Toronto’s Show & Tell Gallery just celebrated their one year anniversary in their space in little Portugal. Starting the gallery from his apartment, it has made its mark in a short time, showing artists such as Logan Hicks, Greg LaMarche, Anthony Lister and ESPO. Simon Cole, the gallery’s remarkably ambitious (and remarkably young, he’s only almost 28) owner and director let me pester him with some questions about how he has stirred up Toronto’s art scene and managed to sign some high profile names in record time.
Simon Cole:Drug Money or A lot of hard work and genuine interest. I have been collecting art for years before I started the gallery, it has always been something I have been passionate about. The gallery started as an online venture out of my apartment and grew in to something much larger with the support of friends and great artists, plus the fact that I was sort of tapping in on a niche market in toronto I feel helped.
LZ: Do you think it is easier or more difficult to have a gallery in Toronto (versus NYC)? Would you move if you had the money to?
SC: Probably, the art I tend to show is very specific and is much more recognized in places like London, NYC, and California. That being said with the internet I can access collectors all over the world. I have sold art to London, Australia, Norway, South America and all over the states. Rent is cheaper in Toronto than Chelsea, so that’s a plus, but the collectors aren’t here… Well at least not on the same scale. I feel like many people in Toronto treat art shows like a movie, it’s something to go see but they dont want to take anything home with them… Like the true collector mentality isn’t here. That being said I do have some solid clients locally that I am very grateful for and am encouraged because that the local market is growing. I love to introduce people to new artists, and its great when they get it (and buy it). I feel like a lot of my job at this point consists on educating people.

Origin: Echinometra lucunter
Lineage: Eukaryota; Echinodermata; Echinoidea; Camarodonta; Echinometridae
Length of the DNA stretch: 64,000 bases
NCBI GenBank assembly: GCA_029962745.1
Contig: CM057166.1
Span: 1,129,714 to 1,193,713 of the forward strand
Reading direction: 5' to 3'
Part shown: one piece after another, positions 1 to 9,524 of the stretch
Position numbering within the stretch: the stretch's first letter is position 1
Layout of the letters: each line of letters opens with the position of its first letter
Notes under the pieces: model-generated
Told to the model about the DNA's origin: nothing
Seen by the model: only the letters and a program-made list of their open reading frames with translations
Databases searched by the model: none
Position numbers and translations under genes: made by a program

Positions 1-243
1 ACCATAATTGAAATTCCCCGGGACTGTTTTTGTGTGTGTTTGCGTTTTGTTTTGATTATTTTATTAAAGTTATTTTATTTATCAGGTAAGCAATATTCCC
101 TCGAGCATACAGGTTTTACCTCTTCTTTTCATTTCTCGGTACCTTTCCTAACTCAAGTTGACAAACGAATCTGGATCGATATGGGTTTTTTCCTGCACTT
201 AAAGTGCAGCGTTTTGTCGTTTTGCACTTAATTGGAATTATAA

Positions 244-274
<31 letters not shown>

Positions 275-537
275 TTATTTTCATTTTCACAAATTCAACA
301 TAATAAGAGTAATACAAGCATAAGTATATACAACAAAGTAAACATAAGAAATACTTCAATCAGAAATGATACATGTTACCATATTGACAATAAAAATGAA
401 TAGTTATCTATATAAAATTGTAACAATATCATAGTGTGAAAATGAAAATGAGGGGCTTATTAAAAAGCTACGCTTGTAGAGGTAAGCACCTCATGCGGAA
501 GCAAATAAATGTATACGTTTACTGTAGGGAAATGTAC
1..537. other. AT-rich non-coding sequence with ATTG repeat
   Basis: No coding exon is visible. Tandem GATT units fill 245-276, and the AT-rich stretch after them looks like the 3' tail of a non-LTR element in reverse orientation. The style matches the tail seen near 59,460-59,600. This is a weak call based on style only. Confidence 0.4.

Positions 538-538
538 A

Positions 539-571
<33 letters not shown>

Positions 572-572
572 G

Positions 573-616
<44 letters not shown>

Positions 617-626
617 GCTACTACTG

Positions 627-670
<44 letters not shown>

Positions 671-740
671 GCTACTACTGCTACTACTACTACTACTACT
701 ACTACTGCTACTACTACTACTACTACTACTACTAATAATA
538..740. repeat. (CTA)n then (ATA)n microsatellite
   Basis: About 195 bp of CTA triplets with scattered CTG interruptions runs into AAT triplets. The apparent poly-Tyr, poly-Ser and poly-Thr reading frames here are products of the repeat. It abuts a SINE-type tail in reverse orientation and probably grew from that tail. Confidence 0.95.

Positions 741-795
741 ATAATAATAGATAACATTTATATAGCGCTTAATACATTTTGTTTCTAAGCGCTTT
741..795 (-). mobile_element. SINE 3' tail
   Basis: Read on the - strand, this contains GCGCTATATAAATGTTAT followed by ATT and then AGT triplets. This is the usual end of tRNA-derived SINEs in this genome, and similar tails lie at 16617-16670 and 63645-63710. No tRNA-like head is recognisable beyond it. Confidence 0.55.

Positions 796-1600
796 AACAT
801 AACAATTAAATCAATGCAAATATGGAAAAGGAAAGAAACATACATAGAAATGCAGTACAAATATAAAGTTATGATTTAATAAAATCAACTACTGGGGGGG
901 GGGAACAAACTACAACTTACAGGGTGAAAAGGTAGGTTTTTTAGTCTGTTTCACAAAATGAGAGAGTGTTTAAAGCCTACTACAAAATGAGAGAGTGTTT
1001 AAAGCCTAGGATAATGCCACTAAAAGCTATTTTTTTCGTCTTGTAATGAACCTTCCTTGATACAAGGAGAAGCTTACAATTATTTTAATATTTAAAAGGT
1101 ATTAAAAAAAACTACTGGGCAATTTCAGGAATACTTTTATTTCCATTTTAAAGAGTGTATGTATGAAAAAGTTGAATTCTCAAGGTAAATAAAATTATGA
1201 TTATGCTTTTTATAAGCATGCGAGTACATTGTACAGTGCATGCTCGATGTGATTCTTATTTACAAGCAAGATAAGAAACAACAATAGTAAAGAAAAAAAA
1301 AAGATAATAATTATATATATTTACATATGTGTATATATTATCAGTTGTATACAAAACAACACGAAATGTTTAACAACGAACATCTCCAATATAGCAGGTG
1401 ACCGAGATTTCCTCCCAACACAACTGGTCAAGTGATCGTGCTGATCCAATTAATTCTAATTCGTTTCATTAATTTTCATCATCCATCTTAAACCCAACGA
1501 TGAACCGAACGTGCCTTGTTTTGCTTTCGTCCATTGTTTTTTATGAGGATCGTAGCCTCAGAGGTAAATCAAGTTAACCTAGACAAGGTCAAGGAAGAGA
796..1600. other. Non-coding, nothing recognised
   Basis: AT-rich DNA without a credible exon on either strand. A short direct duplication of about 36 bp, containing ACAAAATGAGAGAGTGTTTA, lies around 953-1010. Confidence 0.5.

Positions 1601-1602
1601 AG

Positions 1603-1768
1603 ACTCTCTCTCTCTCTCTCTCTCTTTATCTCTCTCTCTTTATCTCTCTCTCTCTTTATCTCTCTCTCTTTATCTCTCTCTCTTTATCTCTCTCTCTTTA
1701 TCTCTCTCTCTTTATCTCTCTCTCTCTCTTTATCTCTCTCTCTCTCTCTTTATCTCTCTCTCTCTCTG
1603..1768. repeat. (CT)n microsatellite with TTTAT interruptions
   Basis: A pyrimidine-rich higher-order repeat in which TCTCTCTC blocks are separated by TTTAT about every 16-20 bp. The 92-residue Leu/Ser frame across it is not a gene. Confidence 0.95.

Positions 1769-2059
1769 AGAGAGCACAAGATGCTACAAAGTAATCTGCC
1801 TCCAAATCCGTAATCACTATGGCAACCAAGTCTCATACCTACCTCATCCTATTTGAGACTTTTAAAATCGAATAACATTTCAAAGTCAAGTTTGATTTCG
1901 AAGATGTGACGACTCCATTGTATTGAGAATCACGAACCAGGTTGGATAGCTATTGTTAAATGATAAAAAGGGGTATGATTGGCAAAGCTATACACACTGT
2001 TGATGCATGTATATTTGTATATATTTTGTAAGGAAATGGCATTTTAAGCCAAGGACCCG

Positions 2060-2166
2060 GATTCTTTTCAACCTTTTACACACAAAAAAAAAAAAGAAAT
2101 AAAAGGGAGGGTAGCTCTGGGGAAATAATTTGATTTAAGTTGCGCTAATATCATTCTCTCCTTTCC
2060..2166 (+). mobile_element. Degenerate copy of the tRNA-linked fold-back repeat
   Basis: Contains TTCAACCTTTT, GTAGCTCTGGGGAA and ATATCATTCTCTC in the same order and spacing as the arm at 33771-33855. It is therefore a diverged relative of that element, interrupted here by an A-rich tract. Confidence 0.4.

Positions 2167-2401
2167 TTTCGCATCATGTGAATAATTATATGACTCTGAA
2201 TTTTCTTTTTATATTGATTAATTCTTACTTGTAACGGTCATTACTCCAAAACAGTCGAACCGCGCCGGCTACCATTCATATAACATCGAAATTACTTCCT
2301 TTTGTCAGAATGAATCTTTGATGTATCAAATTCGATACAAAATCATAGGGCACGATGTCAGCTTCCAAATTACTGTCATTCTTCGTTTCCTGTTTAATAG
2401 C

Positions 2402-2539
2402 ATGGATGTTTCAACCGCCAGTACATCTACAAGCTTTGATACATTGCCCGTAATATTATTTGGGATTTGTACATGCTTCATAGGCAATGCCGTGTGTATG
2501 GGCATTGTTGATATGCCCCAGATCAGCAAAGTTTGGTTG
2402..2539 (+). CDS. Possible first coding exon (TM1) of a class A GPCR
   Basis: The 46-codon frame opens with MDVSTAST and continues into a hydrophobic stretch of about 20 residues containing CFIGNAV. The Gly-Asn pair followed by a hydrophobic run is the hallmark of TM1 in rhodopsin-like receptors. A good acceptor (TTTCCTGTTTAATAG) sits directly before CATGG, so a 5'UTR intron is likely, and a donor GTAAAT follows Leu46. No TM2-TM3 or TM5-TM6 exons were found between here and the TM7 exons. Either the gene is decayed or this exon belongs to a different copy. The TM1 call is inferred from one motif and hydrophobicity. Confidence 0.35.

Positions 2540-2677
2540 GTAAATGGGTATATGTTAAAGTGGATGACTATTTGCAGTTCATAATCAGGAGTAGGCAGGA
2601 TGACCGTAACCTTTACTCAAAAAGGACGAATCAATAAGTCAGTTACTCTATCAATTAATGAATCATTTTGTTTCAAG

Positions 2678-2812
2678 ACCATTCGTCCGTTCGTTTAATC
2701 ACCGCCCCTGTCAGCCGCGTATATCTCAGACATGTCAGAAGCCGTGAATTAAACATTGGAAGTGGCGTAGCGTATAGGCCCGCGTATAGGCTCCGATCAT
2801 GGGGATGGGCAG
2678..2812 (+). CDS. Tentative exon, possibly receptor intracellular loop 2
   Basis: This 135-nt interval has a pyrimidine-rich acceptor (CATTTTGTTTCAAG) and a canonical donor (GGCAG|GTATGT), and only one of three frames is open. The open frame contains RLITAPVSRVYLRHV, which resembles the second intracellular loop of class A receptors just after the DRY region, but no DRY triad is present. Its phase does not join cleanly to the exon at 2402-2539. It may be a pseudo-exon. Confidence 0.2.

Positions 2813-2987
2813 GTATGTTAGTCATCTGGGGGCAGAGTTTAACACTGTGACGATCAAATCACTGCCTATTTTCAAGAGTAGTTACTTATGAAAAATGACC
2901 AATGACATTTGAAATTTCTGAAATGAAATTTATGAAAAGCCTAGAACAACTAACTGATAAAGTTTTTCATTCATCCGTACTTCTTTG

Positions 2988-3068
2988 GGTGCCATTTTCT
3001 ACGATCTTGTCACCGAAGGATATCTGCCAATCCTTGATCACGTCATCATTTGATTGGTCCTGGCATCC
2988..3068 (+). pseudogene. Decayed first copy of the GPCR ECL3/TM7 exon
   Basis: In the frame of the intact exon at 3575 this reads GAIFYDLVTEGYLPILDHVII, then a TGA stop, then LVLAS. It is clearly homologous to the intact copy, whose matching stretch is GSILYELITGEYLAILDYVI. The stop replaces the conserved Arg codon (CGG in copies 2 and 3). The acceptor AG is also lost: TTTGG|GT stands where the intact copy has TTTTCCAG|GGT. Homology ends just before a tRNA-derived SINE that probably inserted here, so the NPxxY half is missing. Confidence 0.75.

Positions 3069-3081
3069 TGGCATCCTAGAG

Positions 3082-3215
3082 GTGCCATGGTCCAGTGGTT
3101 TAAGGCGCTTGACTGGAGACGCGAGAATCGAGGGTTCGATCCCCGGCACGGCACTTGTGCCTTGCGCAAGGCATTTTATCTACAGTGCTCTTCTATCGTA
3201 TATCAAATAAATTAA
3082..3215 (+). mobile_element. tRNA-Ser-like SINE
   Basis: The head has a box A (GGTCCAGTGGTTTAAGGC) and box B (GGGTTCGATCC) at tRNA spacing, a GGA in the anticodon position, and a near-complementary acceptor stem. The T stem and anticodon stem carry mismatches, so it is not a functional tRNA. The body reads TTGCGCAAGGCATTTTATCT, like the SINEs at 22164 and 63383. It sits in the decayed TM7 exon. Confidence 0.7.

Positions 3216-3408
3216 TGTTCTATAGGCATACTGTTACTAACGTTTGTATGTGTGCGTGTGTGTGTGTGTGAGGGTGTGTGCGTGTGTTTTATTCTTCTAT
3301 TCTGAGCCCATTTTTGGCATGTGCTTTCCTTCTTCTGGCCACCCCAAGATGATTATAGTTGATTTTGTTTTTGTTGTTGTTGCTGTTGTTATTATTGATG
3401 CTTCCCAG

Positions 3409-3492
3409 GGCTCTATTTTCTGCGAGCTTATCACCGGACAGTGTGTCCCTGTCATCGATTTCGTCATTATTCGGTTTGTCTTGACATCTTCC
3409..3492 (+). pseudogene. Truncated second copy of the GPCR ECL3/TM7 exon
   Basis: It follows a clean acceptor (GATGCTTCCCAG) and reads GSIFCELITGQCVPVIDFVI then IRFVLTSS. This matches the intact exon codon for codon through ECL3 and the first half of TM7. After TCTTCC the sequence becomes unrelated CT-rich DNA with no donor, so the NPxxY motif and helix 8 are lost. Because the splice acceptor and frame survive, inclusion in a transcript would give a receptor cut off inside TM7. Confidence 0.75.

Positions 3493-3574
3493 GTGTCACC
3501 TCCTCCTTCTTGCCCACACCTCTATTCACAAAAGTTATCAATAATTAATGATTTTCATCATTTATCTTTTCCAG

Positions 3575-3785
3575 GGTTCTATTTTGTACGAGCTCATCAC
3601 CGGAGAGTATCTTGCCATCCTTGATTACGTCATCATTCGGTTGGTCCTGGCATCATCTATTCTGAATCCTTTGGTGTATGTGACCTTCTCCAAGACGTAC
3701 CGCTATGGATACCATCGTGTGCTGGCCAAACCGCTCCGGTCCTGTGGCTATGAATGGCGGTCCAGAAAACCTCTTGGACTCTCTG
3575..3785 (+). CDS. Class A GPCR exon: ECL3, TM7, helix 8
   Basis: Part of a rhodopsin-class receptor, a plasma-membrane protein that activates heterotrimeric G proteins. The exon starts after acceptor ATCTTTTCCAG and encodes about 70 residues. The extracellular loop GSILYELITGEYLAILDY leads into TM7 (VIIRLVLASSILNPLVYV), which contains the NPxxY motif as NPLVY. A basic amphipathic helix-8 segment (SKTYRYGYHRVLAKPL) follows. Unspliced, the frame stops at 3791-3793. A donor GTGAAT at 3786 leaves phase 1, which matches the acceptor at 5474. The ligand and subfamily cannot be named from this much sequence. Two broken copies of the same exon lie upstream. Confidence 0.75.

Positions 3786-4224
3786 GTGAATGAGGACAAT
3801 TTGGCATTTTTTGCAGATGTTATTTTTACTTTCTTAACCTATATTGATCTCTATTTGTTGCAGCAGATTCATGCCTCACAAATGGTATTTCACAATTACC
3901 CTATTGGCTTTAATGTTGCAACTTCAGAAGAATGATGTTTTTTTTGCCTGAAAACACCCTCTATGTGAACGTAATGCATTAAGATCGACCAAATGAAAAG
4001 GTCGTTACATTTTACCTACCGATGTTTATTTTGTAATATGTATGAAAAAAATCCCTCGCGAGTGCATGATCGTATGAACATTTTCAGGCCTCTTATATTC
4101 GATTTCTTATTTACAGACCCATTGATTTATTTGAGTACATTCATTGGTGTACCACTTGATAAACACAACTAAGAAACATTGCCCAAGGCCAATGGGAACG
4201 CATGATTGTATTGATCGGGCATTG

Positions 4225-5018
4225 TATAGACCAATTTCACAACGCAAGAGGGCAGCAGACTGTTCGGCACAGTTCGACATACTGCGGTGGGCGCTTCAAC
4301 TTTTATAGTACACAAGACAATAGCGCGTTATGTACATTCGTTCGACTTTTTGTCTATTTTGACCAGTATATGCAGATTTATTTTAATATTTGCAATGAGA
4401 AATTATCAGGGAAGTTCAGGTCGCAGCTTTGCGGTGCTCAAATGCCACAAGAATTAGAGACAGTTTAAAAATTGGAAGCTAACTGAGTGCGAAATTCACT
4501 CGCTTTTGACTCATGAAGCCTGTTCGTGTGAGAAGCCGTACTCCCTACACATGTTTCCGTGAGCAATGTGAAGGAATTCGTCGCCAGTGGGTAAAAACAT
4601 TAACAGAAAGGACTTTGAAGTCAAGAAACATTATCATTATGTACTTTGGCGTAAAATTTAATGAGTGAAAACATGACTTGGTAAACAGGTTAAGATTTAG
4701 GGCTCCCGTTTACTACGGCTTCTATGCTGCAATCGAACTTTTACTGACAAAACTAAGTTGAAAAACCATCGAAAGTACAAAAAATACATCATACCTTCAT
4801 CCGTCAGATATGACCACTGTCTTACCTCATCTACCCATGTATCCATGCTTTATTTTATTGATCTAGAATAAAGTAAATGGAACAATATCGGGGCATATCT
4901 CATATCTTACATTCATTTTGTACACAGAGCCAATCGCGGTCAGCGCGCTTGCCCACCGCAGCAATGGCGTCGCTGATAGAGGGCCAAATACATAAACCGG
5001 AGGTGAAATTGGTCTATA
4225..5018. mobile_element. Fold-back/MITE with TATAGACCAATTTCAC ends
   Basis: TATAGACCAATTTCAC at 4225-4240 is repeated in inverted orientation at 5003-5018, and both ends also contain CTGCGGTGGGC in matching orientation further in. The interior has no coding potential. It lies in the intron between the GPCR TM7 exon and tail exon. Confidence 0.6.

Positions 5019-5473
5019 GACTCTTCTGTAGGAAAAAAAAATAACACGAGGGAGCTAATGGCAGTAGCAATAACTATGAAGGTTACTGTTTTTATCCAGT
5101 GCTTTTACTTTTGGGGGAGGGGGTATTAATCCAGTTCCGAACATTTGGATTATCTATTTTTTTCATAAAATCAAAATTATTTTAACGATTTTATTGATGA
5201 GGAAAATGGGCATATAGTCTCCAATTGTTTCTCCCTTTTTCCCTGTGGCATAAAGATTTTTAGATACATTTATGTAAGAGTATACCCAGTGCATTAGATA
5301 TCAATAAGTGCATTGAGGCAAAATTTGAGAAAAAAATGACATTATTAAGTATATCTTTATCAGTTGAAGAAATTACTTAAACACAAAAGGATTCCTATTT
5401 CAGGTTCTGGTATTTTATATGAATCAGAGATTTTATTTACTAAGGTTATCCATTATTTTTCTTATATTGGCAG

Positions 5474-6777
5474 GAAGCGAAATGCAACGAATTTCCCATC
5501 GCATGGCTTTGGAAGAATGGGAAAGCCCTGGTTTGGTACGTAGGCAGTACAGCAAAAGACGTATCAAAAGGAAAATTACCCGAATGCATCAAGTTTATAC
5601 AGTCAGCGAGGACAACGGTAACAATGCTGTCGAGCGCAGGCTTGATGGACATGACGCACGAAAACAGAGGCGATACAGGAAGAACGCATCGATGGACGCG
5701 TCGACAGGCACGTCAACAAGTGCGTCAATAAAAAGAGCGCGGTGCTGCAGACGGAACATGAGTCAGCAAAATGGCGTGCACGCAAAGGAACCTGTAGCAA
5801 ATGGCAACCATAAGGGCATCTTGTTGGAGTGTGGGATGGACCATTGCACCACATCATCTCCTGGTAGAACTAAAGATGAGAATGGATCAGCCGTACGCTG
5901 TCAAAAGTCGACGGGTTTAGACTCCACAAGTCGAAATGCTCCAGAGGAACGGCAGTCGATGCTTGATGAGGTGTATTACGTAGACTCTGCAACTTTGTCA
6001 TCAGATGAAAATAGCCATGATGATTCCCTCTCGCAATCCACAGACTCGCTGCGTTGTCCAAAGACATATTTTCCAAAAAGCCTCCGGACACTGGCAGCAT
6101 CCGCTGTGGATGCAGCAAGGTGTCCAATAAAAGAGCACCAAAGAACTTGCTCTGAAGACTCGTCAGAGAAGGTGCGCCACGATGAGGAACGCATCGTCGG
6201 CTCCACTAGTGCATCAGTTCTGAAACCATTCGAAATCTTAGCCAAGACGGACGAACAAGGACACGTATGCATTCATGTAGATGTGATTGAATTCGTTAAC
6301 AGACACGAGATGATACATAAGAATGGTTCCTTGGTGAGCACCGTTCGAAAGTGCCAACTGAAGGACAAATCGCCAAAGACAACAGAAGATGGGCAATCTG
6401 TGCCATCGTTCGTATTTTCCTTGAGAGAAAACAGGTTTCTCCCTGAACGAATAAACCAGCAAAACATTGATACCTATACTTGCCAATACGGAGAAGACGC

LZ: I’m used to the New York art scene, which is vast and lively. What is the Toronto art scene like?
SC: The young art scene here is very cliquey. I kind of find it bizarre. I feel like there is strength in numbers so hating on local people doing positive work in the right way seems counter intuitive. I feel like a lot of the established art market here is controlled by blue haired old ladies. I’m happy that I get a lot of support from my peers in the states and overseas. There are good shows going on here though and some great people, so it’s not all bad. Some seriously talented local artists here that are starting to be recognized in the US, artists like Brian Donnelly, Alena Skarina, Niall McClelland, Tristram Landsdowne, and Vlad Kato are some of my favorites.
LZ: How would you describe your program? Do you want to be known as a “street art” gallery.
SC: This is something I struggle with as I really hate labels. My background is in graffiti, it is a scene I have been following since I was a youth and a lot of my friends are still actively involved. When I started the gallery I wanted to put my friends on so naturally a lot of my artists come from that background. It’s funny though, I have been referred to as a lowbrow/pop surrealism gallery as well, which I dont get. I think the term lowbrow is totally dated and I dont understand that correlation with my artists. I show contemporary art. Many of the artists I work for come from unconventional backgrounds, but a lot of them have formal training too. Its an eclectic mix. As I mature so does my program, keep in mind the gallery is only 2 years old.
LZ: What are some of your favorite artists that you don’t represent?
SC: Shit, there are so many. Off the top of my head, Swoon, Aurel Schmidt, Taylor McKimens, Allison Schulnik, Doze Green, James Marshall, David Choe, BAST, Nick DiGenova, Twist, Reas… There are a ton, this list could literally go on for days. I am happy that I do represent some of my favorites though like Steve Powers and Greg Lamarche. Hopefully I can add some of the others to my list in the coming years.
LZ: Canada outlaws art galleries. What would you be doing instead?